Music has been of a reflection of political, pop, and social norms set to all forms of music genres. As music changes with the times so has jazz pianist Cyrus Chestnut. His unique and authentic soulful and gospel oriented playing has heads bobbing to packed audiences around the world. Also, he’s not ashamed to bring black culture in the limelight, something that’s been missing in mainstream culture.
I caught up recently with pianist Cyrus Chestnut at the Jazz Standard where he played a week of dates. Chestnut, not one for staying musically in one place for too long, just released his latest disc “Journeys.” This disc isn’t the traditional piano recording, but is a trio disc. It features Dezron Douglas on bass and Neil Smith on drums.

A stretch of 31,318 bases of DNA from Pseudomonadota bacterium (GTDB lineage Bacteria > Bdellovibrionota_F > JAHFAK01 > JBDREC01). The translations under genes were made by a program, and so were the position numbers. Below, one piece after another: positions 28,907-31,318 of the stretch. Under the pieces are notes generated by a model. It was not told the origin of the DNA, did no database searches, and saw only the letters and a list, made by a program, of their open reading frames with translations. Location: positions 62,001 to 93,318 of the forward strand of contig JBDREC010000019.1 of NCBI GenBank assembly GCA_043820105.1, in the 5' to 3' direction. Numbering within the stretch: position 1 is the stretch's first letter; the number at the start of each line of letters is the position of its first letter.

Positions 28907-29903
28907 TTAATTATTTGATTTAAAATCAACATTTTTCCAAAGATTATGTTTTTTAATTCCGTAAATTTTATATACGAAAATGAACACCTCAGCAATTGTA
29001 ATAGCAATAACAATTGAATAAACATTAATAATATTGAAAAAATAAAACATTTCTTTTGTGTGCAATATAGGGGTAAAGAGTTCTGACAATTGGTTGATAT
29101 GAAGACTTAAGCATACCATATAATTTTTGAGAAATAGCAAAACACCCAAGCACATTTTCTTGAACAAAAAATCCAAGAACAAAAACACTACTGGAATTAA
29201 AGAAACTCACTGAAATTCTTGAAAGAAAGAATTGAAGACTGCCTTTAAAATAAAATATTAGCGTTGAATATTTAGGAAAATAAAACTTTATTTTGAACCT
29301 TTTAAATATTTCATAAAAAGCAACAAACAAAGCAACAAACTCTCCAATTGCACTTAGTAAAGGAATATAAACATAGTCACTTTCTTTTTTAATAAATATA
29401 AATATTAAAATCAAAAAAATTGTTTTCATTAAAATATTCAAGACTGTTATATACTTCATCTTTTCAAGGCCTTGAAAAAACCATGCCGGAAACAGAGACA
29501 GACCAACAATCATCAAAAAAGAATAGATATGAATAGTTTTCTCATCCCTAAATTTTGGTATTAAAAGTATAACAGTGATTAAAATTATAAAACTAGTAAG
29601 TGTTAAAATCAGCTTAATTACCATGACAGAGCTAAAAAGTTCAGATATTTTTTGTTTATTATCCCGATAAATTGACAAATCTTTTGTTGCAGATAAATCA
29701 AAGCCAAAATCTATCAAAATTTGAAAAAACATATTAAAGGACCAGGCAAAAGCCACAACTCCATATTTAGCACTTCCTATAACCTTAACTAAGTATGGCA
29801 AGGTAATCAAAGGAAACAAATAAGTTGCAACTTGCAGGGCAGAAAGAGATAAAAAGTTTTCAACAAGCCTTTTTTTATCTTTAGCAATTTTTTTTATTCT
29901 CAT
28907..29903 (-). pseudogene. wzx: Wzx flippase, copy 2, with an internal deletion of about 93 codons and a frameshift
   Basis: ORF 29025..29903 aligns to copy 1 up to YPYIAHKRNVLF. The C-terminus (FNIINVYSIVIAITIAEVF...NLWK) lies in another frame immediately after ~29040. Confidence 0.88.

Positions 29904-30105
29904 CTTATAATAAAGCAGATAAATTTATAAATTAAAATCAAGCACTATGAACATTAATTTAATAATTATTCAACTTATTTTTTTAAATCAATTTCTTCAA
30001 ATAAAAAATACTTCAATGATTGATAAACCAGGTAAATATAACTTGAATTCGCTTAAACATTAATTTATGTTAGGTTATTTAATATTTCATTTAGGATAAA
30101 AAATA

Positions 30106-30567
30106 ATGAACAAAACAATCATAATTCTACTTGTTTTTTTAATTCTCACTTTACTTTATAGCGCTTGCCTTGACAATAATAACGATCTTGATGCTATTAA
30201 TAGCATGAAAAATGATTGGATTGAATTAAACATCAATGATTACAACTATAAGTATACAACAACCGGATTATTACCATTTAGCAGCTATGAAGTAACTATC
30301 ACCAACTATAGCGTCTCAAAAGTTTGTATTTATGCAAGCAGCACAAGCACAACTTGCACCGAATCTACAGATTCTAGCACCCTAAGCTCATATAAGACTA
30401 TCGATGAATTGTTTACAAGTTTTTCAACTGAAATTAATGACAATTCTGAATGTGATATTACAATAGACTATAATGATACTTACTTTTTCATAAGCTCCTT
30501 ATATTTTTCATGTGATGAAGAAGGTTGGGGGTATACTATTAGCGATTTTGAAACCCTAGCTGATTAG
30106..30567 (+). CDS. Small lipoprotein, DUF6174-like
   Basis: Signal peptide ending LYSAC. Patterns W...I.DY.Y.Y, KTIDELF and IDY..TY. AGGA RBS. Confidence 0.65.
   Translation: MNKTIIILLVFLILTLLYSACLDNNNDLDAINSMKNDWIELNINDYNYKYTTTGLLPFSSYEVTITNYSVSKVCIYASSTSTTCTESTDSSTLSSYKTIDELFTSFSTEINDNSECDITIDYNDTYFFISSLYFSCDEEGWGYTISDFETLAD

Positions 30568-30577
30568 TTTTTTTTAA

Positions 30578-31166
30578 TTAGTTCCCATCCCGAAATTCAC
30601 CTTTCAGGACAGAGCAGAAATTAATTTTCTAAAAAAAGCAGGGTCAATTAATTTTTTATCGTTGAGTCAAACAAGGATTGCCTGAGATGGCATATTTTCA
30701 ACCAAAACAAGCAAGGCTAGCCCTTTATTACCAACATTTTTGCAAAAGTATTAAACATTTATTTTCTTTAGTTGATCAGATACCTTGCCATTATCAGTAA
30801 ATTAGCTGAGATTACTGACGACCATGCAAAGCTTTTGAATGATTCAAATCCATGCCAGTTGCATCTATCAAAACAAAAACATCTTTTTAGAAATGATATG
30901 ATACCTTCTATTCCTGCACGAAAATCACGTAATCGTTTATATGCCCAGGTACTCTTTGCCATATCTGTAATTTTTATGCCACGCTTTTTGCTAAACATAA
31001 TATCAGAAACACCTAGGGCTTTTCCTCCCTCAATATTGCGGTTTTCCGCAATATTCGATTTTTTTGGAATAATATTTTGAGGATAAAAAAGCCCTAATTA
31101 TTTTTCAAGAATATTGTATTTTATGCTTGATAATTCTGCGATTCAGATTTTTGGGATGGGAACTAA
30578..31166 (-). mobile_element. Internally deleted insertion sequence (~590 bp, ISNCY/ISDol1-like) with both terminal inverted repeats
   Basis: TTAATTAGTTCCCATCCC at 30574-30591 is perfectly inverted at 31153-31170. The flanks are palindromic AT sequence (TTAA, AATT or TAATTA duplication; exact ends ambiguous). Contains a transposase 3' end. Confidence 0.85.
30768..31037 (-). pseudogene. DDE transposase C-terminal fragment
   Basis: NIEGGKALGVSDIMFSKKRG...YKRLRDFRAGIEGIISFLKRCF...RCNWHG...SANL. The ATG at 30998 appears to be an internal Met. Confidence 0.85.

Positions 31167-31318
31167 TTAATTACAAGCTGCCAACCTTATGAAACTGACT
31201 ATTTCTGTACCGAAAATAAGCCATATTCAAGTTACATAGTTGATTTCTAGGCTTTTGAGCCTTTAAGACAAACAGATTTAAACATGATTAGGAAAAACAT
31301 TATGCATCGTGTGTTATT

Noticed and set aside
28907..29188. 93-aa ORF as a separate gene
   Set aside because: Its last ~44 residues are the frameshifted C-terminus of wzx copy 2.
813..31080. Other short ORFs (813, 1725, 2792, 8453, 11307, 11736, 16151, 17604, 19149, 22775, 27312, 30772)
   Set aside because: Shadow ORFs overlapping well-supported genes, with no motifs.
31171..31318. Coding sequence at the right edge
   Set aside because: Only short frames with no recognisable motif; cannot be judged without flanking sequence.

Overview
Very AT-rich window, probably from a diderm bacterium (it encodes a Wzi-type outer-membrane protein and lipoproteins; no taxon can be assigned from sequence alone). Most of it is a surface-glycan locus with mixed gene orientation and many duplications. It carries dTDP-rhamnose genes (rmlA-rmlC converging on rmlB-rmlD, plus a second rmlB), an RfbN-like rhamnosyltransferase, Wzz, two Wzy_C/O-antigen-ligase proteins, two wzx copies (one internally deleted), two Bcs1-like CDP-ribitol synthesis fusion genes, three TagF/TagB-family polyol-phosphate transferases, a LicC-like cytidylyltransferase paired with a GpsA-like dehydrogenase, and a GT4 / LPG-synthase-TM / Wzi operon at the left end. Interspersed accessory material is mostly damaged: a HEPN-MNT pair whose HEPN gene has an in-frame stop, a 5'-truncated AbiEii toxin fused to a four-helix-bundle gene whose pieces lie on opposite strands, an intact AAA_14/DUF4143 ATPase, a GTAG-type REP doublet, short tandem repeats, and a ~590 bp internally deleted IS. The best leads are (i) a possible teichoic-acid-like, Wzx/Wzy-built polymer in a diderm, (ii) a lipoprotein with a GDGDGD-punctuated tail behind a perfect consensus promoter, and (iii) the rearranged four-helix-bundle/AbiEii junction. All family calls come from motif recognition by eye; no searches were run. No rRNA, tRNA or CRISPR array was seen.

Although he was raised in the church in Baltimore, Maryland, he explains it was the music of his childhood and upbringing that he continues to embrace along with his rich African legacy.
Chestnut started playing piano at nine and was studying classical at an early age. He attended the prestigious Berklee College of Music. Upon graduation, Cyrus played with the late Betty Carter, Jon Hendricks, Wynton Marsalis, and Terence Blanchard. As a soloist he’s been able bridge both jazz and gospel to the masses.
To find out Cyrus’s upcoming tour dates or to order his latest disc “Journeys” visit him on the web at www.cyruschestnut.net